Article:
broadsideblog

Time To Holster Your Opinions? Intolerance Kills

In behavior, Crime, education, news, politics, religion, US, women on January 9, 2011 at 6:58 pm
Gabrielle Giffords, Democratic nominee and gen...

Gabrielle Giffords. Image via Wikipedia

Great piece in today’s New York Times, responding to the terrible shooting yesterday in Tucson:

Within minutes of the first reports Saturday that Representative Gabrielle Giffords, an Arizona Democrat, and a score of people with her had been shot in Tucson, pages began disappearing from the Web. One was Sarah Palin’s infamous “cross hairs” map from last year, which showed a series of contested Congressional districts, including Ms. Giffords’s, with gun targets trained on them. Another was from Daily Kos, the liberal blog, where one of the congresswoman’s apparently liberal constituents declared her “dead to me” after Ms. Giffords voted against Nancy Pelosi in House leadership elections last week.

Odds are pretty good that neither of these — nor any other isolated bit of imagery — had much to do with the shooting in Tucson. But scrubbing them from the Internet couldn’t erase all evidence of the rhetorical recklessness that permeates our political moment. The question is whether Saturday’s shooting marks the logical end point of such a moment — or rather the beginning of a terrifying new one.

I blog at opensalon, under my name, Caitlin Kelly. There, last week, someone decided to threaten me — for expressing an opinion (on boredom, of all things) he disliked — with beating me bloody.

Excuse me?

Did I laugh it off because, hey, he’s just some random guy on the Internet? Because he lives (he says) in a state far away from me?

No. I called my local police and they are investigating it.

Because to threaten someone in this fashion is a crime that can lead to jail time.

A few people at that site sneered at me and derided me for my sensitivity. He’d done it to a bunch of other people, so why was I so overly sensitive?

Because being threatened for speaking my mind, civilly and calmly, is an abuse of my rights. Because it is illegal.

And because the man who shot 20 and killed six people yesterday in Tucson started out “only” rambling on wildly on the Internet before he decided to express his opinions with a Glock instead.

What will it take to restore any sense of civility to public discourse?

When did lethal rage become the default way to express your opinion?

  1. Yet another mass-murder – when will it stop?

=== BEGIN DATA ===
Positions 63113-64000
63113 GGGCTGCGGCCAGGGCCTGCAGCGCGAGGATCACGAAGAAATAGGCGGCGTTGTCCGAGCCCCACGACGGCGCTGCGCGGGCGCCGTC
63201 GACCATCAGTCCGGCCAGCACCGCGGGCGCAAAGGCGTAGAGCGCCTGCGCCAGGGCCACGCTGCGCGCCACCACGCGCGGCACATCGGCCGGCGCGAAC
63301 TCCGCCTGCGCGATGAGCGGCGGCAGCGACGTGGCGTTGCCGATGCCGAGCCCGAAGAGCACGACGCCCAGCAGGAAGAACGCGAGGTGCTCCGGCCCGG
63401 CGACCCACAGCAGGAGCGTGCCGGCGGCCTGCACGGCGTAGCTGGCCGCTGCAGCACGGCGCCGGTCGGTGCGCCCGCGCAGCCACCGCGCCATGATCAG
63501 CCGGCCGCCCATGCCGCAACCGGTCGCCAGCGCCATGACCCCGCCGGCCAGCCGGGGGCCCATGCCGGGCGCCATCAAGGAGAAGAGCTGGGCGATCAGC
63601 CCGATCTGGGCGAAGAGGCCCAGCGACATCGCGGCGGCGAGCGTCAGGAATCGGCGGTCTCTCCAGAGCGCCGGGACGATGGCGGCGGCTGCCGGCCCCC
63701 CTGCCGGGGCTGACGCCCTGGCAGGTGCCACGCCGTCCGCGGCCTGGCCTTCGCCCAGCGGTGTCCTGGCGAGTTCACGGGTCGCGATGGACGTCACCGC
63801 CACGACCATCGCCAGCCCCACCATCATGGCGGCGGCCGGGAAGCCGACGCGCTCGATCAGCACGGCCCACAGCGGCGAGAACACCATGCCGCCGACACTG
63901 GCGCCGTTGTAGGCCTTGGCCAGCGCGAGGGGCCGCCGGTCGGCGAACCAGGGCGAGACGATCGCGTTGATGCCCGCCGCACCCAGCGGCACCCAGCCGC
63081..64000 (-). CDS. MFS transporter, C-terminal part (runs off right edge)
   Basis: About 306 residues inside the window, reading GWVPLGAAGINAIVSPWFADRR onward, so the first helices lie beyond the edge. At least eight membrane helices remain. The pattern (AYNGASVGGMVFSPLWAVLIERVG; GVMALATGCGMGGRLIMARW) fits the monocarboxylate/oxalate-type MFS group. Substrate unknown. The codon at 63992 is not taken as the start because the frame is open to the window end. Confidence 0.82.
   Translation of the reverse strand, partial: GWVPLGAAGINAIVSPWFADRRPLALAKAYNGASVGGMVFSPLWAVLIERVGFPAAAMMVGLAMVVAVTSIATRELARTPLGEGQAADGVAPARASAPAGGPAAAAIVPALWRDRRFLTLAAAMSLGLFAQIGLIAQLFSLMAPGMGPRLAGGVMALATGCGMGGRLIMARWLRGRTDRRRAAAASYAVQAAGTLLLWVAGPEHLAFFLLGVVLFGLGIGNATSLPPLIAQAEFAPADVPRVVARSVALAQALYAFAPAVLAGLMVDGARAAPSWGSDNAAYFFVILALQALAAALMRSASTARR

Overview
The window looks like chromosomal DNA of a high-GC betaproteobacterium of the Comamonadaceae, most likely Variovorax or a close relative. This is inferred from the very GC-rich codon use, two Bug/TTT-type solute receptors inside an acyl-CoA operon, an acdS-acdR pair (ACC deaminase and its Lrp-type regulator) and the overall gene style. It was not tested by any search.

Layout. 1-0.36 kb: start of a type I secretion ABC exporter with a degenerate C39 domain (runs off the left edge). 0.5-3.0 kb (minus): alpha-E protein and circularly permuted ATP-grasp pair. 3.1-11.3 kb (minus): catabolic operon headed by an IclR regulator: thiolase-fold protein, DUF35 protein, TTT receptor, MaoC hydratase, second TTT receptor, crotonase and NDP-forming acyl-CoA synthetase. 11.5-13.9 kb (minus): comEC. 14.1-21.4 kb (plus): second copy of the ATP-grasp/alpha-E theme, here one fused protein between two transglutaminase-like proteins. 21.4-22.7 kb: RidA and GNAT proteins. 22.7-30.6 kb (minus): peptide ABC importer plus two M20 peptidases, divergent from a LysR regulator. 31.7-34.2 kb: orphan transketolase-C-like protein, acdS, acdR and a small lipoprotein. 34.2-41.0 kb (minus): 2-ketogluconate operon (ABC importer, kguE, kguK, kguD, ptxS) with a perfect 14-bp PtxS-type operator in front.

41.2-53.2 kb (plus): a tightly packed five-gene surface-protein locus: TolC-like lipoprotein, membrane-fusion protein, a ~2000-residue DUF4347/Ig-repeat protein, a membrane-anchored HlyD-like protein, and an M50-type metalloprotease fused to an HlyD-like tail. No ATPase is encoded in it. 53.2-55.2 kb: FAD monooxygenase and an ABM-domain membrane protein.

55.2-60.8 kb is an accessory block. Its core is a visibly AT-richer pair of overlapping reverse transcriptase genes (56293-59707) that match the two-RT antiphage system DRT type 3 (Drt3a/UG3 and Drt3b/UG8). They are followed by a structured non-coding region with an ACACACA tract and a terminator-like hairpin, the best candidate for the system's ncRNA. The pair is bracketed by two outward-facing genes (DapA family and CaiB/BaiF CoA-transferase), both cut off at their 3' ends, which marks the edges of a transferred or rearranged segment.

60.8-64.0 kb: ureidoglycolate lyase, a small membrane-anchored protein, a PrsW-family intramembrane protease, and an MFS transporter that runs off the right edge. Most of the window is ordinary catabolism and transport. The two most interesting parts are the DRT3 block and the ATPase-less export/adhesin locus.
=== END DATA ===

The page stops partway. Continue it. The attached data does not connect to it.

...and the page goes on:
Words can wound with horrible consequences. Yes we have a right to free speech but we cannot have that right without accepting responsibilities to use that speech to protect our community and build a better one.

    Our me-centred ethos does not work. While it is important to look after ourselves and express our opinions it must be balanced by sympathy for others and the will to go out of our way to help others. It will take effort by all of us to bring about this change of culture.

  2. I agree with your article in all respects but one. I do believe that Sarah Palin’s website, and remarks by highly visible bloggers are responsible for this type of senseless killing, if only indirectly.

  3. Ms. Kelly:

    As always, I find your blog to be both insightful and filled with things even a “commoner” like me can identify with. In this technological age where almost anyone can be “cyber-bullied” it’s almost like common decency to each other is a very distant and archaic ideal.

    Internet immunity has often been the shield these cowards hide behind, entrusting that just because its text, they’re relatively safe. I applaud you for taking steps to put these kinds of people in their place. No one should have to tolerate being denigrated, no one should have to be abused, even “textually”. I think more of us should take a stand against these cyber-bullies.

    Maybe once some of them start getting thrown behind bars people will start remembering what simple human civility is.

    • Thanks for the kind words! Everyone needs to pay attention to bullies and stand up to them. I was able to get the man who bullied me at opensalon.com banned, for which I feel relief. But when you blog alone, without a moderator, you’re on your own, and can indeed feel very vulnerable.

  4. [...] recently read a post by one of my favorite bloggers here on WordPress, Ms. Caitlin Kelly.  In her article, she recounts [...]

  5. [...] recently read a post by one of my favorite bloggers here on WordPress, Ms. Caitlin Kelly.  In her article, she recounts [...]

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